Aerating Wort

A while back we were sent some info on oxygenating wort by Lee from London Amateur Brewers. It has some great information and tips, so we thought it would make a good blog post that brewers can easily refer back to.

Firstly, some background reading:

For oxygenation you need a source of oxygen, a regulator, a connector, ideally a flow meter, some 3/8” beer line tubing (or metal) and a diffusion stone. There are two options I’ve looked at:

Oxyturbo disposable cylinders

These are available in shops or online and can be posted by courier. They are single use. They are sold fairly widely (they are used for welding) and you can get them for about £20 if you buy a few at time and shop around. Here is one

They are 1 litre capacity and 110bars, so about 110 litres of oxygen. Roughly – 5 (US) gallon brew of normal strength beer takes 1l/min for 1 minute, twice as long for strong beers. So this should do you 50-100 beers but in reality it was somewhat less than that. A good 30 at least (but I do make 33 litre batches). I did sometimes use it on starters, and for strong worts you can re-oxygenate after 12-24 hours.

Regulators are £25 or £35 with gauge

They come with a small barb which you might fit some line on directly. Or, there is a JG fitting you can buy, cut off a little of the thread, and it screws on directly. I hear the gauge one takes a JG fitting without any need to saw a bit off.

Flow Meter

You can just run the oxygen so you can just see bubbles when you dip the sintered stone in liquid. But its better to have a flow meter. There are ones that have a valve (£9) or ones that don’t (cheaper). You want it to show up to 2l/min (my first one went 0-5litres). It should be for oxygen, although Argon is close enough for what were doing. The one on the right is much better than the one on the left in terms of build and the smaller range. Both available on eBay.

Plus – easy to order, no deposit, small and compact

Negatives – need something to hold the tank upright really (I used a sawn off measuring cylinder), expensive oxygen

Larger refillable tanks

Available from welding suppliers, I got mine via Adams here

So these cost £46 a refill. They are 10 litre 200 bar – the same as 18 disposable cylinders (for the price of 2 of them). However, you have to stump up a (refundable) deposit (maybe £55) and delivery (£12 – but if you’re getting CO2 anyway..) A single stage regulator is sufficient and costs about £27 (so same as the disposable one)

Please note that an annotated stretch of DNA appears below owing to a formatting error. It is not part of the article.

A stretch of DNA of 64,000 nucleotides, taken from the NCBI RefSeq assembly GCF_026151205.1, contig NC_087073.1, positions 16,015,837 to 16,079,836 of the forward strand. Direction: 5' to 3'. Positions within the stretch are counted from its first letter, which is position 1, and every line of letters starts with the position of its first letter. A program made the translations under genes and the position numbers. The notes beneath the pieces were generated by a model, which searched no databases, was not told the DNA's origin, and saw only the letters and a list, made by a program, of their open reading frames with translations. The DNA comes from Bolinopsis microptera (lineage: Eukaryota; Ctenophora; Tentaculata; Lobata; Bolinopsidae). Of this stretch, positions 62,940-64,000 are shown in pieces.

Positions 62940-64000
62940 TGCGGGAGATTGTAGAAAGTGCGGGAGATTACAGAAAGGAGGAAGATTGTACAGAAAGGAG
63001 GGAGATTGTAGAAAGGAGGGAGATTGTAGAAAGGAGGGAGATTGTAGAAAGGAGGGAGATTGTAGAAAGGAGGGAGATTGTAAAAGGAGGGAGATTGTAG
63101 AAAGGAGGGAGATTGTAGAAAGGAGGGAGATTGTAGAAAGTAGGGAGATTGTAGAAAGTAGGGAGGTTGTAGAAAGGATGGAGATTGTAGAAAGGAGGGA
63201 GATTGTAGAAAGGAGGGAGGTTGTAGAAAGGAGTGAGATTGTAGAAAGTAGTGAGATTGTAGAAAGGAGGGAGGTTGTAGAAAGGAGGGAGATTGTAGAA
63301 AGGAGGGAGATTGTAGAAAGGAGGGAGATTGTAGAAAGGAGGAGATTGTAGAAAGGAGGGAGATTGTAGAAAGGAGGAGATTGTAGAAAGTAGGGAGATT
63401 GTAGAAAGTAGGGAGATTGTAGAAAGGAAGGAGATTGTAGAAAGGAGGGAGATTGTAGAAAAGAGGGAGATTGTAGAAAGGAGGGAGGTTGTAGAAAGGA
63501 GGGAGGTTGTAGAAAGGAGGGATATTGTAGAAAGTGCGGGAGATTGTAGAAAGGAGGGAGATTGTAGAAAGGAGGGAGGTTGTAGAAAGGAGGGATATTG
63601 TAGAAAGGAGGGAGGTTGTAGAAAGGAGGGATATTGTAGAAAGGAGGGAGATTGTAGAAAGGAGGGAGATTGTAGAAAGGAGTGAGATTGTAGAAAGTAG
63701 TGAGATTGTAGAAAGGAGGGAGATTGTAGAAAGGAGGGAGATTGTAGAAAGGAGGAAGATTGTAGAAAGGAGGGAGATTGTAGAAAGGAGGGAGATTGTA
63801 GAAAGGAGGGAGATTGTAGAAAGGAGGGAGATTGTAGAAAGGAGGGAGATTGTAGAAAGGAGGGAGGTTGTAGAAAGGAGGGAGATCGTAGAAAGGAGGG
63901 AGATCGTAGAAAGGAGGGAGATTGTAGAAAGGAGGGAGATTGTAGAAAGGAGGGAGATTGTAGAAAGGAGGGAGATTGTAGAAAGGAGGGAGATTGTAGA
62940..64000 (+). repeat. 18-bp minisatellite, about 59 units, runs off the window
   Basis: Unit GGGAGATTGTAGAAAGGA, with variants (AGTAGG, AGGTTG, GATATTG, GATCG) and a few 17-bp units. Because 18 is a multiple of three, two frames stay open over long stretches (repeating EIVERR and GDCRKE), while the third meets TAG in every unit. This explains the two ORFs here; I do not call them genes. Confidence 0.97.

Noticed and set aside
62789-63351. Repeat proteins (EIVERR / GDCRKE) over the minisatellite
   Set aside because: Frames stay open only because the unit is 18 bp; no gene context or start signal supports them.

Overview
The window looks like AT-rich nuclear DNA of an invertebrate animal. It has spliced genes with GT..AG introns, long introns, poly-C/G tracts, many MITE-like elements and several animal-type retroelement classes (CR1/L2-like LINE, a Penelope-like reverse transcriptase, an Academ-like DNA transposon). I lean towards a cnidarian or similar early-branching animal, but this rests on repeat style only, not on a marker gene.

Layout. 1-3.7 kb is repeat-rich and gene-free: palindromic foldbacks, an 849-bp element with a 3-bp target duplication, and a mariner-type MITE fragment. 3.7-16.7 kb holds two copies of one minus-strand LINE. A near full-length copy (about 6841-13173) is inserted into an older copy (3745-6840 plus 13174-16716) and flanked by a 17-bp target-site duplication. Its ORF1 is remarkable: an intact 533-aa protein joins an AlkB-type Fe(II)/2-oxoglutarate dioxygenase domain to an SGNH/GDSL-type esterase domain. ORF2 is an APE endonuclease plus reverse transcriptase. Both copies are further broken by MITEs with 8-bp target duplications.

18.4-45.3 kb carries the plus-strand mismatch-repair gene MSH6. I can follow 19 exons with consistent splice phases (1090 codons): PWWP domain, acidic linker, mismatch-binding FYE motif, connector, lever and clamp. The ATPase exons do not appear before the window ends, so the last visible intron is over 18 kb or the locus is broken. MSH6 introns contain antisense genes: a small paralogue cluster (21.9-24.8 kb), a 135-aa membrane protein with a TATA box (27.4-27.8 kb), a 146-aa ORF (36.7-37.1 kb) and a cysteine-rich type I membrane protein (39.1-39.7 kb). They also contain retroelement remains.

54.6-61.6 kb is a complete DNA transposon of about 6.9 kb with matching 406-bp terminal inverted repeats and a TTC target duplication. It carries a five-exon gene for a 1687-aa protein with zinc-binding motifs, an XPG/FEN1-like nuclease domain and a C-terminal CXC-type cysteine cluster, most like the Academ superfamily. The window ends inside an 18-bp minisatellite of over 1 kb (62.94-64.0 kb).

The output is a 3/8 bsp thread so a simple JG connector to 3/8 line works nicely.

Again up to you if you use a flow meter but as the pressure is much higher I think you’d be wise to get one. You can skip that on the disposables (but then you might dump the whole bottle into a brew like Fraser did – so could be false economy). You can buy an Argon flow meter that will screw straight into the 3/8 thread so everything is neat and fixed to the regulator like this, but try and find one that has the right flow range (1-2 litres per minute

Plus – works out cheaper over maybe 3-5 years, even if you write off the deposit. Tank stands up

Negatives – takes up more room, higher initial outlay.

For both, the oxygen isn’t claimed as food grade, but it often comes from exact the same tank as medical oxygen, it just isn’t tested. Some say it’s worth fitting an inline filter just to catch any oil or particles etc.

You can get compressed stone stones or better sintered stainless steel stones with a barb to fit to 3/8 beer line. Or a nice wand with same barb :

Sintered Stone

Oils from your finger can clog these up so don’t touch! I dip the sintered stone in some hot citric acid after each use to ensure it doesn’t clog up with chalk from the water (that did happen initial) and then sanitise the outside of that and the tubing with Starsan. The pure oxygen should kill anything on the inside. Some wrap it cling film after cleaning to prevent dirt/accidental touching.

Final point is that its easier with a conical to use flexible beer line and feed it in through the centre port on the lid, but you can use a metal wand for buckets or small plastic vessels etc.

I think I will try and find a place to site the tank and then run permanent tubing to where I need it, with the flow meter then fixed close to use. Then just plug in the flexible/detachable line/stone when needed.

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